From the Spring 2015 Issue of Hartskill Review:
Watching the Perseids
Sacramento Poetry Center Press [winner of the 2013 SPC Press Book Award]
Watching the Perseids is a thoughtful collection of reflective poems Myers writes in response to his father’s decline and passing from a brain tumor. In the first half of the collection, the father is disappearing, heading further into decline, following a path that will take him inevitably and irrevocably out of his son’s life. Part of the tragedy of this deterioration, Myers shows us, is how this deterioration occurs in both body and mind. In some poems, the body is giving out and winding down while the will is still strong. As the first section continues, however, the father slowly loses his mental capacities, the ability to put his will into action. Metaphors of decay are balanced by examples of desire that persist but no longer have a vehicle. In “Who He Is,” for instance, Myers talks about how his father wants to “climb out of bed, drive if he could”:
His thinned-out eyebrows rise, those
of a kid with an appetite taking in
the shine of a succulent world, giving us
his wishfulness, looking ahead
at the time of his life, every bit who he is. (25)
Though they are “thinned-out,” his eyebrows can still express his spirit, his “appetite” for the things of the world. For Myers, the “wishfulness” of the will is more important than physical health. He is willing to concede the degeneration of his father’s body (“Let his bones crumble, his immunity / lose its edge”), but he prays for the ineffable quality of his father’s spirit, his appetite, to go on. More than anything, it is “who he is.” The collection, however, is haunted by the problem of inevitability. Myers knows that his father will pass away, and his father’s strong spirit and personality will fade. In a poem like “No IVs in Hospice,” his father needs to keep his body hydrated but cannot stop drinking Diet Coke rather than water:
No IVs in Hospice. He sips
the Diet Coke he loves from a straw
we place between parched lips.
But his thirst is almost lost.
Hunger’s gone. (42)
His thirst and hunger dwindle, and the distinctive drive that makes him who he is begins to fail, misapplied in its direction.
In the second half of the collection, called “Since,” the father has passed away. But paradoxically he begins to appear in much more dramatic ways. In fact, if the first half chronicles the father’s disappearance, the second registers his reemergence in the poet’s ongoing psychical life. In “First Days,” his father’s smile appears “off to my left and above / the shoulders of consoling guests” (52); in “My Body Decides,” the sigh from his chest is “the weightless part of me / [that] tries to rise, to reach // the part of him that didn’t die” (60); and in “Far from His Bed,” the poet moves off through the world after his father’s passing – to New Zealand – but he goes on these travels with his father’s songs in his head. In each of these cases, his father transcends death and plays a dynamic role in the poet’s imaginative life.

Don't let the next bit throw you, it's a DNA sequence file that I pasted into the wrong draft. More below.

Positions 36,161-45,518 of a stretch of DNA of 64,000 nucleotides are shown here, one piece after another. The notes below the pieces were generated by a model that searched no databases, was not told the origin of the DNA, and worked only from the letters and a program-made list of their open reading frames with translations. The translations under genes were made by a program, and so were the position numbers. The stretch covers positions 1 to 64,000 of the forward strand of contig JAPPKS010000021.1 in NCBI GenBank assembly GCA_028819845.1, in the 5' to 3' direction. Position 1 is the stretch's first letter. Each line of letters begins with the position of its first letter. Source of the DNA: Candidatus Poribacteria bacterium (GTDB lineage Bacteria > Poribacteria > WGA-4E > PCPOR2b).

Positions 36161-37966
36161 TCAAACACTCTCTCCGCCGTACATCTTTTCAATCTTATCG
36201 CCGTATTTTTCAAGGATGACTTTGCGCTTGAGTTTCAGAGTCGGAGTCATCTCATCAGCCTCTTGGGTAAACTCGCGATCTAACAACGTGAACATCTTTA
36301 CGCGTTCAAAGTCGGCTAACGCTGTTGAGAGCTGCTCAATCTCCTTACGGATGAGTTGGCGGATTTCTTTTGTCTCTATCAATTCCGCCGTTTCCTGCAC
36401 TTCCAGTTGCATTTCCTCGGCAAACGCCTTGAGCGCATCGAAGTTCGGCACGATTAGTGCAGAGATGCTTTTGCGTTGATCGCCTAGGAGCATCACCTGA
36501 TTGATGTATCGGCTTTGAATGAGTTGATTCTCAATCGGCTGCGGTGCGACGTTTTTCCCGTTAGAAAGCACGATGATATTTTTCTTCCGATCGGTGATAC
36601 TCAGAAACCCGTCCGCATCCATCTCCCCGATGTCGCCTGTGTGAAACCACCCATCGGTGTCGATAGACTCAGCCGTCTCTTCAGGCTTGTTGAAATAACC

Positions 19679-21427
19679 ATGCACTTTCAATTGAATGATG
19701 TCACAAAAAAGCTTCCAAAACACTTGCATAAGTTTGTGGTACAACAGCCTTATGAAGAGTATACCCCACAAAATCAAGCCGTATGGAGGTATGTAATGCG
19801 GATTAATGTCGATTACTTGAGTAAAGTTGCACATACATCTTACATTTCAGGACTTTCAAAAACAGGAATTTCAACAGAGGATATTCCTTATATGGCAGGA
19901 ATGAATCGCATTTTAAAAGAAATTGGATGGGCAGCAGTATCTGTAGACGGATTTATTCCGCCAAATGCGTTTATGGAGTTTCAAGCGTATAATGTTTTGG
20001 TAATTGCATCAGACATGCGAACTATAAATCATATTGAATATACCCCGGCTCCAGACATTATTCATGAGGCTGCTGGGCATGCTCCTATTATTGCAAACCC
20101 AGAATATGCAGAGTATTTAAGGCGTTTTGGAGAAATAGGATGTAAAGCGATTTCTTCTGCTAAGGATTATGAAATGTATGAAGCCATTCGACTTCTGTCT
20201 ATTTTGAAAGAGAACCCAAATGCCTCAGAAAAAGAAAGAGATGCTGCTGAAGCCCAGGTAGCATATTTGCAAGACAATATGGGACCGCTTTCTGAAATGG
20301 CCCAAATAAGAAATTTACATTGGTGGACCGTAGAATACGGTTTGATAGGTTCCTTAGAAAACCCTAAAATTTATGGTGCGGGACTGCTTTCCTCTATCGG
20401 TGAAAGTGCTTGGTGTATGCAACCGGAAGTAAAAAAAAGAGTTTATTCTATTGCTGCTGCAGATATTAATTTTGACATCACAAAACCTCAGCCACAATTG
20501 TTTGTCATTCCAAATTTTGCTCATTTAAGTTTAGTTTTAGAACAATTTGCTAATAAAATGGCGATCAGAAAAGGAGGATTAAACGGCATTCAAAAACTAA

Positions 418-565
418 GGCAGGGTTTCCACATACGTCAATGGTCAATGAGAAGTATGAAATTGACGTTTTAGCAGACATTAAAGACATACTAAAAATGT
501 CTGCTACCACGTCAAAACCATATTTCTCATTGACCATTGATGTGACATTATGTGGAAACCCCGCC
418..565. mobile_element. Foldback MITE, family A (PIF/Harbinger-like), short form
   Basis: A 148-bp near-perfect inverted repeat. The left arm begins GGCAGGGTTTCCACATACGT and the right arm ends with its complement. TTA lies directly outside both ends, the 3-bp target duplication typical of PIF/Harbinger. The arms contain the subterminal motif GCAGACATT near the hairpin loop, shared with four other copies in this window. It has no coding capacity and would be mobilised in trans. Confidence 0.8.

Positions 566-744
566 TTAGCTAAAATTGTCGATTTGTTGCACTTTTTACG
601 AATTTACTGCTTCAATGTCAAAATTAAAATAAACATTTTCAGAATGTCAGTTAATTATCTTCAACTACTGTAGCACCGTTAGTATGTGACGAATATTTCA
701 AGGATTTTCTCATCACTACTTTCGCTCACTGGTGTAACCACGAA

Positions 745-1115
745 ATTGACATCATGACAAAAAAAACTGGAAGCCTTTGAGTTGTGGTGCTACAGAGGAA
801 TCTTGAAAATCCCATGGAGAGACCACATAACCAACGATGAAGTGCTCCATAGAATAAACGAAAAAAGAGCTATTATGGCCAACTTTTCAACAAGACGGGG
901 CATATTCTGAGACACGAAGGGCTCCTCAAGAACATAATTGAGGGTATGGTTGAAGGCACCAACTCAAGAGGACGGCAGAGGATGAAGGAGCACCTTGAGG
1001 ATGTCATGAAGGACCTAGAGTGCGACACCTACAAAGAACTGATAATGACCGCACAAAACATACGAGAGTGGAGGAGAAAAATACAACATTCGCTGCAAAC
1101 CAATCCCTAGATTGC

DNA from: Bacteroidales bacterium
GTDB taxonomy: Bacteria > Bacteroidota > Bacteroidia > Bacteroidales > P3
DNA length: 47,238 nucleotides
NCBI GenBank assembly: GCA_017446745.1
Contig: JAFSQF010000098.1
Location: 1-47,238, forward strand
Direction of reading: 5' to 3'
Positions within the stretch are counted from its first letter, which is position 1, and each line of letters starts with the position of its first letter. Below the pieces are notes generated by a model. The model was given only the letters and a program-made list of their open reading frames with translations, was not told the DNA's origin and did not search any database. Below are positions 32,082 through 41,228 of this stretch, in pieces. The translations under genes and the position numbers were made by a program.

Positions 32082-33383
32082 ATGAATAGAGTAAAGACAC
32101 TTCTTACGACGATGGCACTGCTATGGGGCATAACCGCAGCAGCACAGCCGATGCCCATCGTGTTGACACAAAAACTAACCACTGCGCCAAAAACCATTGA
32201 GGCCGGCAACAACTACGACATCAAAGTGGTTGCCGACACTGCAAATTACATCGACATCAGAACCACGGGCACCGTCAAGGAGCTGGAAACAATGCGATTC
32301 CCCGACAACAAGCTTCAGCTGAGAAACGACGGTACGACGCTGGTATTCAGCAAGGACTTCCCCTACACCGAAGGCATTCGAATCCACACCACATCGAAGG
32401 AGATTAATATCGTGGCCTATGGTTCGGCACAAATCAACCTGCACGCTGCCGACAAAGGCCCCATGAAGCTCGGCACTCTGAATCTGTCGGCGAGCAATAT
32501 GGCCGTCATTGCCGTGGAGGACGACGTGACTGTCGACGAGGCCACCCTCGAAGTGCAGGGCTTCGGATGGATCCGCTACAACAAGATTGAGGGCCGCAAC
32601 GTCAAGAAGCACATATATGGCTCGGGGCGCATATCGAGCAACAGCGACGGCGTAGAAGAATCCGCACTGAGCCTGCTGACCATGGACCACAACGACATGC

Myers employs a clear and direct voice intent on conveying cohesive and believable emotion. His clarity, however, masks a subtle attention to sound, adding richness to many of the poems. In the following quotation, for instance, he displays his careful craftsmanship:
Memory’s the thing. The fish
hooked on the end of that string, hoisted
high, a live iridescent
disc, perplexed eye on each side—
it hung like a lone wind chime… (37)
Several techniques give this verse paragraph a sonic cohesiveness: the interior rhyme of “thing” and “string”; the assonance of “high” and “live” and “eye” and “side”; the alliteration of “hooked,” “hoisted,” and “high.” It is rewarding to read the poems closely and realize how attuned they are to the musicality of language.
Watching the Perseids is a tender but realistic portrait of a difficult life transition. Myers contemplates who his father was and how lasting and meaningful his father’s legacy is in his own life.
-Reviewed by Joshua Hjalmer Lind